Instead, it stuck with its ad campaign touting its accomplishments to feel good – a message that, in retrospect, seemed to speak to the mood of the electorate.
Miller Murkowski sought to define as part of the aristocracy “of Washington”, referring not only to his lineage as the daughter of former governor and Republican Sen. Frank Murkowski, but also the financial support it received during the years of corporate interests.
In particular, Miller Murkowski attacked by a vote of support for the rescue of Wall Street 2008 and for opposing the repeal of the health reform of President Obama. Also attacked him for supporting an energy tax cap and trade (as opposed) and to support abortion rights (opposing).
“We feel that the way the race will win is if people knew where Murkowski on the issues and they felt comfortable that Joe was qualified and I represent,” said Soto. “Most people assumed that since he is a Republican, which is basically a conservative Republican. But when we begin to note all the times he voted against his party, through television, and Joe says and means media, which played into the mix. ”
Miller was presented as a conservative, small government Republican, the values of sharing with former President Ronald Reagan. Born in Kansas, Miller is a graduate of West Point, served as an officer in the Army and was awarded the Bronze Star during the first Gulf War.
Miller says he was drawn to Alaska for 16 years because of his love for nature. After graduating from Yale Law School, accepted a job at a law firm in Anchorage. At the age of 30, had been appointed a state judge and a teacher of the superior court for the 4th Judicial District, and eventually became U.S. Trial Judge in Fairbanks, according to his biography on his campaign site on the Web.
Miller resigned from the bench in 2004 to run for state representative, but after winning the Republican primary who narrowly lost the general election. Since then it has been a lawyer in private practice in Fairbanks, where he lives with his wife, Kathleen, and their children.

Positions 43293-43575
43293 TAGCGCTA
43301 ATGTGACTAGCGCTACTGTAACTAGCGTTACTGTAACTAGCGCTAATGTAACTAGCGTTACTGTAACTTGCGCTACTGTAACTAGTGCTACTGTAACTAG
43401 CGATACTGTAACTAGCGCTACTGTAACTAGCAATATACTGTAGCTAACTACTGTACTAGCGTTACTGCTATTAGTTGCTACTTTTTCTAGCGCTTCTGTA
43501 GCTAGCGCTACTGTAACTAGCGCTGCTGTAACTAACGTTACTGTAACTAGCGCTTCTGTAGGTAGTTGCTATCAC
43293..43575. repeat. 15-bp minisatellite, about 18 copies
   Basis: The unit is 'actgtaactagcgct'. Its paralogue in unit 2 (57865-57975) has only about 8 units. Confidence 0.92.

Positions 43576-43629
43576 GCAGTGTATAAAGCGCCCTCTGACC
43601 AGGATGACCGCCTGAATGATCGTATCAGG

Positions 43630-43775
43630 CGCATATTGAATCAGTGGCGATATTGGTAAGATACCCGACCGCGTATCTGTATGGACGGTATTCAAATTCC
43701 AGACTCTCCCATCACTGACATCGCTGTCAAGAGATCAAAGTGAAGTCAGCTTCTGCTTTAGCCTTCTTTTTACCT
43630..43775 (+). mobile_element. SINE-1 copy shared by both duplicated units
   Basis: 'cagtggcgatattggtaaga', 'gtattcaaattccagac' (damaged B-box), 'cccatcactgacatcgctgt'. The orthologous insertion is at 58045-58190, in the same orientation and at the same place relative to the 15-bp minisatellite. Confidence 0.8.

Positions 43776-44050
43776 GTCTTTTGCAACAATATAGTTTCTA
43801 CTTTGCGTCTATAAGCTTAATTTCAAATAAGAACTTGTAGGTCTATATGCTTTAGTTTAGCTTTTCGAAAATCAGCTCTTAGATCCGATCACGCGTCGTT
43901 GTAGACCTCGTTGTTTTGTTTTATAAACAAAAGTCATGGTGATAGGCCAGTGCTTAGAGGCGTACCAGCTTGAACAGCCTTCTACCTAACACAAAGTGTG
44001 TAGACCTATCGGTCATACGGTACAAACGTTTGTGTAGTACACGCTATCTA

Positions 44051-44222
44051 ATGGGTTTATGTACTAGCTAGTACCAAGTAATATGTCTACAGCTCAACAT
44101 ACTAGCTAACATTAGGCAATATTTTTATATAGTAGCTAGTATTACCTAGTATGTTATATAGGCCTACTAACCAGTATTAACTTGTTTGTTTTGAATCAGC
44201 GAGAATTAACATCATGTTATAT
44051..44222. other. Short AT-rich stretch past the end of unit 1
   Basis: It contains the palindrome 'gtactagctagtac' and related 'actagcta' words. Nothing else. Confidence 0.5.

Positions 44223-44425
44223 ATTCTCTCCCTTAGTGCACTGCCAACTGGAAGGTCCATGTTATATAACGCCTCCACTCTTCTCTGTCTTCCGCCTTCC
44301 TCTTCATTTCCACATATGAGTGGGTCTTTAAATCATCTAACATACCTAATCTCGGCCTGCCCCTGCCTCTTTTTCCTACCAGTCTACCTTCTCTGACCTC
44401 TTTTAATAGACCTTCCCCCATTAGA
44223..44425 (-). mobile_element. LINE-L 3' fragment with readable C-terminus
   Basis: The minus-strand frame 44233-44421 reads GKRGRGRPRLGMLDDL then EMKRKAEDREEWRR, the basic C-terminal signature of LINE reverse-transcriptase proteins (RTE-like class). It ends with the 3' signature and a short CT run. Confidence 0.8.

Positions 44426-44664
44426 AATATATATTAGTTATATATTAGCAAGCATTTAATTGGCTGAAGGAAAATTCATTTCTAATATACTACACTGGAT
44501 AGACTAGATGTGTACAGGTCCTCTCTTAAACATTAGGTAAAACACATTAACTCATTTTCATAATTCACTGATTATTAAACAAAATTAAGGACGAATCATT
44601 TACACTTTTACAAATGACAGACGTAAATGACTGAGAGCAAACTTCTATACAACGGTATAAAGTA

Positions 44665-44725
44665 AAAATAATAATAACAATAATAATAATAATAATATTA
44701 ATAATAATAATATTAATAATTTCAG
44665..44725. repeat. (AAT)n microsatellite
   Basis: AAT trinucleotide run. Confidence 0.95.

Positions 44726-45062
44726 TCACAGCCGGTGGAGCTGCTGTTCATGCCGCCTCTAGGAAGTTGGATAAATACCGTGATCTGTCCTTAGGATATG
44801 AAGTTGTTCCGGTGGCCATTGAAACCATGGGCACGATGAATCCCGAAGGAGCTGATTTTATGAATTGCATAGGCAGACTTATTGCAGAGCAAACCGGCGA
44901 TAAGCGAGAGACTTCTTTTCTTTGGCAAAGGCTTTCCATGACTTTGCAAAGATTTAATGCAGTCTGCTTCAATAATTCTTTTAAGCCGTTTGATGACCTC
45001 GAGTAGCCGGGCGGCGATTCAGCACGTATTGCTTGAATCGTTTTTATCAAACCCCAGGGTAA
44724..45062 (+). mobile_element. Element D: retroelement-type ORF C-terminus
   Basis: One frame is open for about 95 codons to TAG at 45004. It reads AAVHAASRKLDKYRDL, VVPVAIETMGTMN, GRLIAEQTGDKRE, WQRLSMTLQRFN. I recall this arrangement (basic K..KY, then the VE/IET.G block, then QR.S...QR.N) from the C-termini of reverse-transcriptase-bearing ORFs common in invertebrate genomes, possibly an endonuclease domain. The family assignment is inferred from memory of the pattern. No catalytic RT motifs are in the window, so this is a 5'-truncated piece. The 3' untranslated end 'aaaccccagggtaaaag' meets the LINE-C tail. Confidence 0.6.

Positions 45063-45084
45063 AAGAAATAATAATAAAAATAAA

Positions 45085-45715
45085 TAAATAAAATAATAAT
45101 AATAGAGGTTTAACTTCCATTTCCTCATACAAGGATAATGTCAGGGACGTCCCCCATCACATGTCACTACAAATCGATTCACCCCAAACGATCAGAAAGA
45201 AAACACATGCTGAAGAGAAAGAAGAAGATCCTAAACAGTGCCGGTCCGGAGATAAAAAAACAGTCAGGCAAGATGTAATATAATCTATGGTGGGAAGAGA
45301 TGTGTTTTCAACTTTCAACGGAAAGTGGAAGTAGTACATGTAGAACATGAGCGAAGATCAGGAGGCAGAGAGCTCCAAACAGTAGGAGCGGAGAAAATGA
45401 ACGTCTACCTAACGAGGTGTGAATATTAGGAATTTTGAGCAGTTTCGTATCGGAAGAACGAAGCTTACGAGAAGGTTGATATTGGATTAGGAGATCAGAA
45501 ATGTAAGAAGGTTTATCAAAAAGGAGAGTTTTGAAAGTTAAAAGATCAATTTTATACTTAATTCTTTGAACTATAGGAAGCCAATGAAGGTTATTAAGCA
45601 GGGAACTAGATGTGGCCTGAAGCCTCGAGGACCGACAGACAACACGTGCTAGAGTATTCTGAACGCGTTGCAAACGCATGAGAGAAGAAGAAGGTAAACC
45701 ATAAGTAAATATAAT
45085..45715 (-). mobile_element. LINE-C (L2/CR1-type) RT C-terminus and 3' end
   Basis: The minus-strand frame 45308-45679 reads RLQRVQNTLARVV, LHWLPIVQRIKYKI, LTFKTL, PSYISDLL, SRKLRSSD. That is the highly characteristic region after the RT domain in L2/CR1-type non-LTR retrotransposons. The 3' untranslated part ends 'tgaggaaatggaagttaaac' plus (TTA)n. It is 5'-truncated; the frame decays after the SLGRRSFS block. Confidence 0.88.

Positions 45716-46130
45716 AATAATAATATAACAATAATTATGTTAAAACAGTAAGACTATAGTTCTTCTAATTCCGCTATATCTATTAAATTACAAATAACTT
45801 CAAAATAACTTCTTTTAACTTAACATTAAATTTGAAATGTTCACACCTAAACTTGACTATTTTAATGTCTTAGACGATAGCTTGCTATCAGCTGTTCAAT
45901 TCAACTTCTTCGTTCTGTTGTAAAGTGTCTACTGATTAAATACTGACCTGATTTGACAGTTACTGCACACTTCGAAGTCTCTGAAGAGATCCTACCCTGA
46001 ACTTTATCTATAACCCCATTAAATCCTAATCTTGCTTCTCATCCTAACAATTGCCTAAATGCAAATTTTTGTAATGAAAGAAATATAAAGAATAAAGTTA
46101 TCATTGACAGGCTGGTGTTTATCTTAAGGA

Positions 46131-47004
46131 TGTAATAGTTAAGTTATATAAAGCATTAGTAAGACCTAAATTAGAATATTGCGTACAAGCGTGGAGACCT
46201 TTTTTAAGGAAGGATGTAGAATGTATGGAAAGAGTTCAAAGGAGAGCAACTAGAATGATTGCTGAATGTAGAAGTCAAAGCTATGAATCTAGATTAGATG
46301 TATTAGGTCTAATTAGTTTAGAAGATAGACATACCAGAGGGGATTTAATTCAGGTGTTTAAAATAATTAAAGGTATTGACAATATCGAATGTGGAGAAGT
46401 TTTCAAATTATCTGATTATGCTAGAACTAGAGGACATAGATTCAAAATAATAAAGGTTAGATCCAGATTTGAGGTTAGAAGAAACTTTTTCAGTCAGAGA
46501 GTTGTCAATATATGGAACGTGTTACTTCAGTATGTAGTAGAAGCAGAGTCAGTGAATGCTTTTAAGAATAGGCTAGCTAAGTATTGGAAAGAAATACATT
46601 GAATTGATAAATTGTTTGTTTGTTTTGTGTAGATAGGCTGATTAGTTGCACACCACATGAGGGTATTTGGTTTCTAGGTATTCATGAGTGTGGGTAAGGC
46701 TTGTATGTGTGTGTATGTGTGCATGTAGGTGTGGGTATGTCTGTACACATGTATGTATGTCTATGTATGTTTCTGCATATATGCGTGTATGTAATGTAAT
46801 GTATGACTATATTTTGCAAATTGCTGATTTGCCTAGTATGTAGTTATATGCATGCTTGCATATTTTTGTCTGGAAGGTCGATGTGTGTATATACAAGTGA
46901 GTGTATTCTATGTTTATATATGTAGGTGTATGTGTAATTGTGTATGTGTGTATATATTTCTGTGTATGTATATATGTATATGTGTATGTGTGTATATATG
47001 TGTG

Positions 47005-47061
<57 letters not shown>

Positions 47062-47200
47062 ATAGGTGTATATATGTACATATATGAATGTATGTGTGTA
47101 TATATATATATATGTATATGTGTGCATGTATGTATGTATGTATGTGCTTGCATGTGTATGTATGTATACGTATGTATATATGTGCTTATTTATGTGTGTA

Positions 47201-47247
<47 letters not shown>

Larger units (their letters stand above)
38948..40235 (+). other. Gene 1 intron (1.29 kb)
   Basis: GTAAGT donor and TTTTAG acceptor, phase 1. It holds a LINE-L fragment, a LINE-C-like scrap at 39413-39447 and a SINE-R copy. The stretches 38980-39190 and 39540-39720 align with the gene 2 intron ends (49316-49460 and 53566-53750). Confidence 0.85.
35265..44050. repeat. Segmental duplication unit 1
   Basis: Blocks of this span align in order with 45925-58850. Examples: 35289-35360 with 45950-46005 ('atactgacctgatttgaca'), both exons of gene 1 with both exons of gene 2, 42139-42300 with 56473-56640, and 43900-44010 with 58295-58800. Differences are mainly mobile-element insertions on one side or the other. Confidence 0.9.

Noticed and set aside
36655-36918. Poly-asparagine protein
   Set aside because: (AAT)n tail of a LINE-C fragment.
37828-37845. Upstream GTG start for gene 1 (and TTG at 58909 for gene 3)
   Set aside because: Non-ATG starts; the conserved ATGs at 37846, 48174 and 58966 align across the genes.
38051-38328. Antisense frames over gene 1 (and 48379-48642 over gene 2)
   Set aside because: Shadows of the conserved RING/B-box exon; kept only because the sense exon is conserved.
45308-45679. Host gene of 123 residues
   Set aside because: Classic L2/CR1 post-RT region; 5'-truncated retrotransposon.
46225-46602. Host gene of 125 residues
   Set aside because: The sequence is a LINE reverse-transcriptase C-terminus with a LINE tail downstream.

Tuesday night, as statements were with him at the head, foot Miller: “What is elk hunting, as in the ring? Later foot,” What is a ‘Beltway traffic jam’? Is it that when a herd of caribou crossing a road? ”
“It’s just one person,” said Wilson. “He represents the working man or woman who is only trying to earn a living. He is willing to go out and work hard and stop talking to someone who spoke with him.”
This year, Miller campaigned in his truck, the allies, he said, knocking on doors to talk with voters. When the campaign took him far from Fairbanks, traveled by motor home or plane. Its large white campaign posters were often seen on roads in Alaska.
Miller operation is definitely home. He avoided the political class and brought as his advisers, but the veteran strategists old friends and loyal. DeSoto, his spokesman, is a writer and former classmate at West Point. His campaign manager, Robert Campbell, is a lawyer from Alaska Mata**ska-Susitna Valley. Campbell’s brother, Walter Campbell, is also advising Miller, like Palin and her husband, Todd, who is an old friend of Miller.
If elected, DeSoto, said Miller himself would be fashioned after Senators Jim DeMint (RS.C.) and Tom Coburn (R-Okla.), both among the most conservative members of the Senate.
“I like to look at the facts,” said Soto. “He’s from the beginning. If you have an idea, he wants to see through, and he did not want to be in any way to someone who has thought of as selling out.”